Road Trip

I don’t like road-trip movies AT ALL. They usually involve a bunch of guys that get drunk and do something stupid or crazy (preferably in Vegas). Or, they involve cannibals, drug dealers or human trafficking which is probably more interesting but might have a slight surreal touch to it. After my road trip this weekend, I have to take it all back. Ending up in a wedding chapel with Elvis or meeting ET would have been less unsettling than this real road trip.

Basic coordinates: Driving from Cincinnati, Ohio to Turtletown, Tennessee (No, I am not kidding and yes, this is the real name of the “town”, right next to Ducktown, Tennessee!)

Objective: Play at the Juneteenth festival in Turtletown

Main idea: Stuffing one band + family + instruments in one big van – and the fun will follow

The cast:

1. Dad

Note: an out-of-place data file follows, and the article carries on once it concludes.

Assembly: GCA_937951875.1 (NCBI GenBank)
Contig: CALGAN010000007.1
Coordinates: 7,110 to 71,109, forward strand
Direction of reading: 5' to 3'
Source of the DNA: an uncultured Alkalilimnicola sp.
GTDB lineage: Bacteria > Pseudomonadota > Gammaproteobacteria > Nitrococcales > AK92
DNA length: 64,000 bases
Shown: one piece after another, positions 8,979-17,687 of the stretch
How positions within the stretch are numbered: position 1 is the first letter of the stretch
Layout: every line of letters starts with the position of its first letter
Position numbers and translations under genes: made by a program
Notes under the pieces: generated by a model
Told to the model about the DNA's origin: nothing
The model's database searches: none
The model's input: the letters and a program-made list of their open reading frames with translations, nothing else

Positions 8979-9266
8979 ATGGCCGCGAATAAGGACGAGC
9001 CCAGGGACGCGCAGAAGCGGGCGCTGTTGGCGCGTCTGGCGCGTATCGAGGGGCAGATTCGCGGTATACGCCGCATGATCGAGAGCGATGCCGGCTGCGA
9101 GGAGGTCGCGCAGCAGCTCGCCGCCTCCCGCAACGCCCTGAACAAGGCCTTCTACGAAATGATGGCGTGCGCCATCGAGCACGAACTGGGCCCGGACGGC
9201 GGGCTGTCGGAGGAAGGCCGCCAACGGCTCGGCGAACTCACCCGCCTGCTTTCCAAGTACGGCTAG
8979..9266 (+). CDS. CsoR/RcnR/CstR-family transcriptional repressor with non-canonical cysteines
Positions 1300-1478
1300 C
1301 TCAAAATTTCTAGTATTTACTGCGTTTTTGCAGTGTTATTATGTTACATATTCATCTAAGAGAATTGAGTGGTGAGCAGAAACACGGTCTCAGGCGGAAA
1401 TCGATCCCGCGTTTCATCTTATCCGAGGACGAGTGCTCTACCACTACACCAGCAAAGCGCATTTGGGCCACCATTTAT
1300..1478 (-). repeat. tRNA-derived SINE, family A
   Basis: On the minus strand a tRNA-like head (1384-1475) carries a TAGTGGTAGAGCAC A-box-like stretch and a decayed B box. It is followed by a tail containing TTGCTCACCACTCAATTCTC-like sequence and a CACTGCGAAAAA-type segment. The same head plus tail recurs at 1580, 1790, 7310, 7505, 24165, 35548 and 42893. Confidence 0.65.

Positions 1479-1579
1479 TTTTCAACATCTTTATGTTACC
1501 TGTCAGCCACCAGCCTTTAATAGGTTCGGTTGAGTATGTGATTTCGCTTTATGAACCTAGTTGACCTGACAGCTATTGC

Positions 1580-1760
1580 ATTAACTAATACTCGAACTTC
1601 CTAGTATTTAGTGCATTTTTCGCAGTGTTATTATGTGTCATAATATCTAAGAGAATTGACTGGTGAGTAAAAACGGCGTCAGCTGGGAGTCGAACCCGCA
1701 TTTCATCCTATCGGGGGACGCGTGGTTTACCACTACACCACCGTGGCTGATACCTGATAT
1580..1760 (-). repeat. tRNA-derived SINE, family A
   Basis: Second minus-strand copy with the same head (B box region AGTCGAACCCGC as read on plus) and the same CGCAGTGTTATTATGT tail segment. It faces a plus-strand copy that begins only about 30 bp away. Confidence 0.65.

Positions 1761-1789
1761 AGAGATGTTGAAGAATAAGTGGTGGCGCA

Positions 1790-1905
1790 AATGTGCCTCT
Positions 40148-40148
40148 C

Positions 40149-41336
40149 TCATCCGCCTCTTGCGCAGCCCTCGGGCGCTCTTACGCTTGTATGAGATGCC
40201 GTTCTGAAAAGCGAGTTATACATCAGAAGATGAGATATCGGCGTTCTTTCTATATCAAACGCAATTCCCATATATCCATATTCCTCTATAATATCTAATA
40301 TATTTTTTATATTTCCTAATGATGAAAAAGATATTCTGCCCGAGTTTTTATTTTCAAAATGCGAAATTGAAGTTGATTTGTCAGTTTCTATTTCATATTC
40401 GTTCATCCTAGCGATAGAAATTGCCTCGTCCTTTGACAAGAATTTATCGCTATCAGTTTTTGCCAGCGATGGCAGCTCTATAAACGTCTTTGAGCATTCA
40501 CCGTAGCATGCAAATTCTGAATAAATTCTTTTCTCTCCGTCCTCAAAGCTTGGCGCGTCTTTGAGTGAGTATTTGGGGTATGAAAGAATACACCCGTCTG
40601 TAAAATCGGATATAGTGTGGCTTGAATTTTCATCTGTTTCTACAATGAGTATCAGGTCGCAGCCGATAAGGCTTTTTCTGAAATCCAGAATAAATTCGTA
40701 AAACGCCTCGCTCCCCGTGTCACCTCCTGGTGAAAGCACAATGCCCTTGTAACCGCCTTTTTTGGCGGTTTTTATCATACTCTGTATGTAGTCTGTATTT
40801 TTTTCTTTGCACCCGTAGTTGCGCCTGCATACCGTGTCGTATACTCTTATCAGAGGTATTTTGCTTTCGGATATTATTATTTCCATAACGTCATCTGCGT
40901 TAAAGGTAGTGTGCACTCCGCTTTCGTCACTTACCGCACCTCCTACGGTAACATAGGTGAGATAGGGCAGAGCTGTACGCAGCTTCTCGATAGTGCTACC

Designated driver and storyteller (even if nobody’s awake to listen). Slogan: We have to find the cheapest gas station.

2. Mom
Designated co-pilot. Slogan: If things get too crazy, I’ll be asleep (Have a wild guess how many hours she spent sleeping!)

3. The son / boyfriend
Gifted guitar player and indispensable because → Slogan: I won’t utter more than 2 words per hour.

4. Grandma
The voice of reason. Slogan: I’ll say things how they are!

5. The singer
Master of the GPS. Slogan: I don’t know where I am going but my phone does.

6. The singer’s wife
Taking care of the baby. Slogan: If there is one thing you didn’t know about diapers, I am happy to tell you about it.

7. The baby